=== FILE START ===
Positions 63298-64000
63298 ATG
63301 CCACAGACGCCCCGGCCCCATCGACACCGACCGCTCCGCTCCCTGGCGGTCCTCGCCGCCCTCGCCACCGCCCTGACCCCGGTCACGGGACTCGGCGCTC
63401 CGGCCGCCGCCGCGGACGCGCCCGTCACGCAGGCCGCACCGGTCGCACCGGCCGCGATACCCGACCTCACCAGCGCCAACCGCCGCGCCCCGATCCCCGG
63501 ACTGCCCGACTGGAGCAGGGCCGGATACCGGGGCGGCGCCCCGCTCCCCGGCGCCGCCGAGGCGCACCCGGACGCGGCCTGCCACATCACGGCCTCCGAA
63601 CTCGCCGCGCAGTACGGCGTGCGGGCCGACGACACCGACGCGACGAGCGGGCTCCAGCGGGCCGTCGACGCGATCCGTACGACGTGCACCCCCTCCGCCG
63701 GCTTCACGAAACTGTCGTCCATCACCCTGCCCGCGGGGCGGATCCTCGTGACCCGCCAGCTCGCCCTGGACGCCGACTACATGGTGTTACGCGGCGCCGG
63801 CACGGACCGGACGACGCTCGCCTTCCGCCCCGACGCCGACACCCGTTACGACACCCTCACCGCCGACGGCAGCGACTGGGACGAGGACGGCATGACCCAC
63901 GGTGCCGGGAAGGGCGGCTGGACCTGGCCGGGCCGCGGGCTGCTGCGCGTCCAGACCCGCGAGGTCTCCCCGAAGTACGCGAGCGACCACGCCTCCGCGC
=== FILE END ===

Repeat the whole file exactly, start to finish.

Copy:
Positions 63298-64000
63298 ATG
63301 CCACAGACGCCCCGGCCCCATCGACACCGACCGCTCCGCTCCCTGGCGGTCCTCGCCGCCCTCGCCACCGCCCTGACCCCGGTCACGGGACTCGGCGCTC
63401 CGGCCGCCGCCGCGGACGCGCCCGTCACGCAGGCCGCACCGGTCGCACCGGCCGCGATACCCGACCTCACCAGCGCCAACCGCCGCGCCCCGATCCCCGG
63501 ACTGCCCGACTGGAGCAGGGCCGGATACCGGGGCGGCGCCCCGCTCCCCGGCGCCGCCGAGGCGCACCCGGACGCGGCCTGCCACATCACGGCCTCCGAA
63601 CTCGCCGCGCAGTACGGCGTGCGGGCCGACGACACCGACGCGACGAGCGGGCTCCAGCGGGCCGTCGACGCGATCCGTACGACGTGCACCCCCTCCGCCG
63701 GCTTCACGAAACTGTCGTCCATCACCCTGCCCGCGGGGCGGATCCTCGTGACCCGCCAGCTCGCCCTGGACGCCGACTACATGGTGTTACGCGGCGCCGG
63801 CACGGACCGGACGACGCTCGCCTTCCGCCCCGACGCCGACACCCGTTACGACACCCTCACCGCCGACGGCAGCGACTGGGACGAGGACGGCATGACCCAC
63901 GGTGCCGGGAAGGGCGGCTGGACCTGGCCGGGCCGCGGGCTGCTGCGCGTCCAGACCCGCGAGGTCTCCCCGAAGTACGCGAGCGACCACGCCTCCGCGC